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Discolored Nails Extra – What is Melanonychia and What Causes It?
Melanonychia is brown or black discoloration of a nail.
Melanonychia can present in individuals of all ages, including children, and affects both sexes equally. It can appear on fingernails and toenails. It is more prevalent in people with skin of color.
- Nearly all Afro-Caribbean people will develop black-brown pigmentation of the nails by the age of 50
- Melanonychia affects up to 20% of Japanese people
- White-skinned people are less commonly affected
What Causes Melanonychia?
The nail plate is a hard, translucent structure made of keratin. It is not normally pigmented.
Melanocytes typically lie dormant in the proximal nail matrix where the nail originates.
The nail plate is usually semitransparent because of a lack of melanin, however, under some circumstances, melanin can cause nail discoloration, leading to melanonychia.
Melanin is deposited into the growing nail when melanocytes are activated, resulting in a pigmented band — this is longitudinal melanonychia.
The deposition of melanin in the nail plate can result from 2 processes:
- Melanocytic hyperplasia – Melanocytic hyperplasia refers to an increased number of melanocytes within the nail matrix.
- Melanocytic activation – Melanocytic activation is an increase in the production and deposition of melanin into the nail plate cells, without an increase in the number of melanocytes.
What is Melanoma of the Nail Unit?
75%-90% of Melanoma of the nail unit most commonly affects the thumbs, index fingers and big toes.
Melanomas can originate:
- From the Nail Matrix – Subungual melanoma
- From under the Nail Plate – Ungual melanoma
- From the skin beside the nail plate – Periungual melanoma
How Can Nail Technicians Help?
As a nail technician, your knowledge should help you spot any changes in the nail plate or skin surrounding the nail plate early – consumers doing their own nails need to be made aware of this fact. To the untrained eye normal longitudinal pigment stripes might be mistaken for a melanoma. If you or your client are worried about any changes in color to the nail plate or surrounding skin you need to contact a medical doctor.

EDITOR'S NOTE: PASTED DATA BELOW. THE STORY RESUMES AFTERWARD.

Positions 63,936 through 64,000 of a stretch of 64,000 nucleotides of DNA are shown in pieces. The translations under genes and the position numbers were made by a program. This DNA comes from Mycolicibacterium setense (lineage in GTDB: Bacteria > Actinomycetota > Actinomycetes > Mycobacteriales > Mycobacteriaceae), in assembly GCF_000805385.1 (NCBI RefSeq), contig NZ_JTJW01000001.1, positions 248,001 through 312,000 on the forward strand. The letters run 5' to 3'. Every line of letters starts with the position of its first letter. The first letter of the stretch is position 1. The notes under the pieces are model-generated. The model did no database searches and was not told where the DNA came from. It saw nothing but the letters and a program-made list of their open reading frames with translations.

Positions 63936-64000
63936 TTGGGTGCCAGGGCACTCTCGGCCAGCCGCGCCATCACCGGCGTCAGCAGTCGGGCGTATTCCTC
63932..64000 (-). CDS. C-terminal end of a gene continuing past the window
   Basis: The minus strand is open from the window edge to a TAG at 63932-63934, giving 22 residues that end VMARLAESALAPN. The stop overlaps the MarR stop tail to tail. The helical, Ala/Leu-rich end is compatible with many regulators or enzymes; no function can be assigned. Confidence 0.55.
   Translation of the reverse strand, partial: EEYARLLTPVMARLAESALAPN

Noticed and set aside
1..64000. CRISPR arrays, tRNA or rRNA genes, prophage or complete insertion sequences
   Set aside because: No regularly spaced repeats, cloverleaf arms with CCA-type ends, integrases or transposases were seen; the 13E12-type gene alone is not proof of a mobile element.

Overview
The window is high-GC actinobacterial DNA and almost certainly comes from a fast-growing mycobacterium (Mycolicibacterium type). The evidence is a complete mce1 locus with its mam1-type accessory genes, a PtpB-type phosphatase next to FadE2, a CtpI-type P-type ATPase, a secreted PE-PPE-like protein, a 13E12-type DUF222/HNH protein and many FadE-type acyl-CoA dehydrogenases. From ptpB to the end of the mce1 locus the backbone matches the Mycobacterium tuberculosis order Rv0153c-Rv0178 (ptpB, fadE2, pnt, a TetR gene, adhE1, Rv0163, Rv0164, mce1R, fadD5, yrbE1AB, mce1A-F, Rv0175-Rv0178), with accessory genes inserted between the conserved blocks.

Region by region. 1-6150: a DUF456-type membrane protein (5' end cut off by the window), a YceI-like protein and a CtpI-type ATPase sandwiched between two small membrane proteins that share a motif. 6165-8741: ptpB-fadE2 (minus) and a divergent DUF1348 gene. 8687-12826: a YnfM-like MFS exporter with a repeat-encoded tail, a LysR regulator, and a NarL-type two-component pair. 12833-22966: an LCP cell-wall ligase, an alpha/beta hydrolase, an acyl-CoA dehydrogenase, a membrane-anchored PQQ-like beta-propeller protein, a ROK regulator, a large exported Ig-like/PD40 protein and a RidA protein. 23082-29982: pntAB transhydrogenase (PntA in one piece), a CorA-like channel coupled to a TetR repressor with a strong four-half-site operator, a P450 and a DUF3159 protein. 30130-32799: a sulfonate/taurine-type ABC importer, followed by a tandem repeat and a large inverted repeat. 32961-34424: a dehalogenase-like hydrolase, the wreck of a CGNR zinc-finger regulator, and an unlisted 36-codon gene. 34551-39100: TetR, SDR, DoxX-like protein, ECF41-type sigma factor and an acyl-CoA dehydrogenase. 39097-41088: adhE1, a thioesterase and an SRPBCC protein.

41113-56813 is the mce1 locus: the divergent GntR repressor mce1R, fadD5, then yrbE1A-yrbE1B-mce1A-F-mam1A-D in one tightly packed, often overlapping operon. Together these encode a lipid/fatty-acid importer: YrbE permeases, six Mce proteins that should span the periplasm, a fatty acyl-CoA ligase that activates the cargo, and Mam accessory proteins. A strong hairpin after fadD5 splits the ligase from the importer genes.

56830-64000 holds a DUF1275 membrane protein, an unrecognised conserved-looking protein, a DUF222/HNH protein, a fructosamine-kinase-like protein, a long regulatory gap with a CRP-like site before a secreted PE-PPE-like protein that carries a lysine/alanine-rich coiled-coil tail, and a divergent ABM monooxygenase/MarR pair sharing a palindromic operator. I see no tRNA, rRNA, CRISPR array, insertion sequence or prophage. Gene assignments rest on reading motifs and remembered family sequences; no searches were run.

Never tell a client that they have cancer, you don’t know that to be a fact.
You can suggest that letting a medical professional have a look is a wise thing to do, just in case.
How to recover the nail plate:
Do not apply artificial nail products until the cause of the pigment stripes is known. Nail Unit maintenance is always important. If the Medical Professional is happy that it’s just a pigment stripe and as long as the nail plate itself is intact then feel free to make your client happy with a gel polish enhancement.
If the pigmentation is caused by overactive melanocytes and the nail plate is intact there is no contra indication for nail enhancements or nail coatings.
How to prevent Melanonychia:
|DO||Don’t||Nail Product||Refer to MD|
|Keep a record, measurements & photos||Cover with nail products without knowing what the cause is||If the lines change or reach a size <3mm|
|Keep clean, wash regularly with soap & Water||Disguise with artificial nail products||Oil & Lotion||If you or your client are worried|
|Mention or Diagnose a serious condition||If the nail becomes infected or changes color|
If the nail unit is painful or swelling occurs refer to a MD